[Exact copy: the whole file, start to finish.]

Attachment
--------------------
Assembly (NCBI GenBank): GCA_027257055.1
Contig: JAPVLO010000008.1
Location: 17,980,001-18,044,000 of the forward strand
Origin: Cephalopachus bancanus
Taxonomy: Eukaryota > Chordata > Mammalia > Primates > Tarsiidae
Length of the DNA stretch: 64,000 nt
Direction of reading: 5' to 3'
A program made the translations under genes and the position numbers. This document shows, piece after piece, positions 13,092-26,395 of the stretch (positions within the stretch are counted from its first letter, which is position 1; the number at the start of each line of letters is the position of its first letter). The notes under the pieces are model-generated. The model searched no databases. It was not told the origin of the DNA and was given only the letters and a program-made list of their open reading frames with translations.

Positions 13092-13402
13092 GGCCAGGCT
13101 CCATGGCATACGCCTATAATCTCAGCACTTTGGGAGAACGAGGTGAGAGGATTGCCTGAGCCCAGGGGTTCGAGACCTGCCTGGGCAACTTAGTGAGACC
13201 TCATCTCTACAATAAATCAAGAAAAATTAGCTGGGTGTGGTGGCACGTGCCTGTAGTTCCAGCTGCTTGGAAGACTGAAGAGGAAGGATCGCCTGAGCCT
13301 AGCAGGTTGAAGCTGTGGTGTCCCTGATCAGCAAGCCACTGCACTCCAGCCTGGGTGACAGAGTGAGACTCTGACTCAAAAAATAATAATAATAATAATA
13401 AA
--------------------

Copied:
Assembly (NCBI GenBank): GCA_027257055.1
Contig: JAPVLO010000008.1
Location: 17,980,001-18,044,000 of the forward strand
Origin: Cephalopachus bancanus
Taxonomy: Eukaryota > Chordata > Mammalia > Primates > Tarsiidae
Length of the DNA stretch: 64,000 nt
Direction of reading: 5' to 3'
A program made the translations under genes and the position numbers. This document shows, piece after piece, positions 13,092-26,395 of the stretch (positions within the stretch are counted from its first letter, which is position 1; the number at the start of each line of letters is the position of its first letter). The notes under the pieces are model-generated. The model searched no databases. It was not told the origin of the DNA and was given only the letters and a program-made list of their open reading frames with translations.

Positions 13092-13402
13092 GGCCAGGCT
13101 CCATGGCATACGCCTATAATCTCAGCACTTTGGGAGAACGAGGTGAGAGGATTGCCTGAGCCCAGGGGTTCGAGACCTGCCTGGGCAACTTAGTGAGACC
13201 TCATCTCTACAATAAATCAAGAAAAATTAGCTGGGTGTGGTGGCACGTGCCTGTAGTTCCAGCTGCTTGGAAGACTGAAGAGGAAGGATCGCCTGAGCCT
13301 AGCAGGTTGAAGCTGTGGTGTCCCTGATCAGCAAGCCACTGCACTCCAGCCTGGGTGACAGAGTGAGACTCTGACTCAAAAAATAATAATAATAATAATA
13401 AA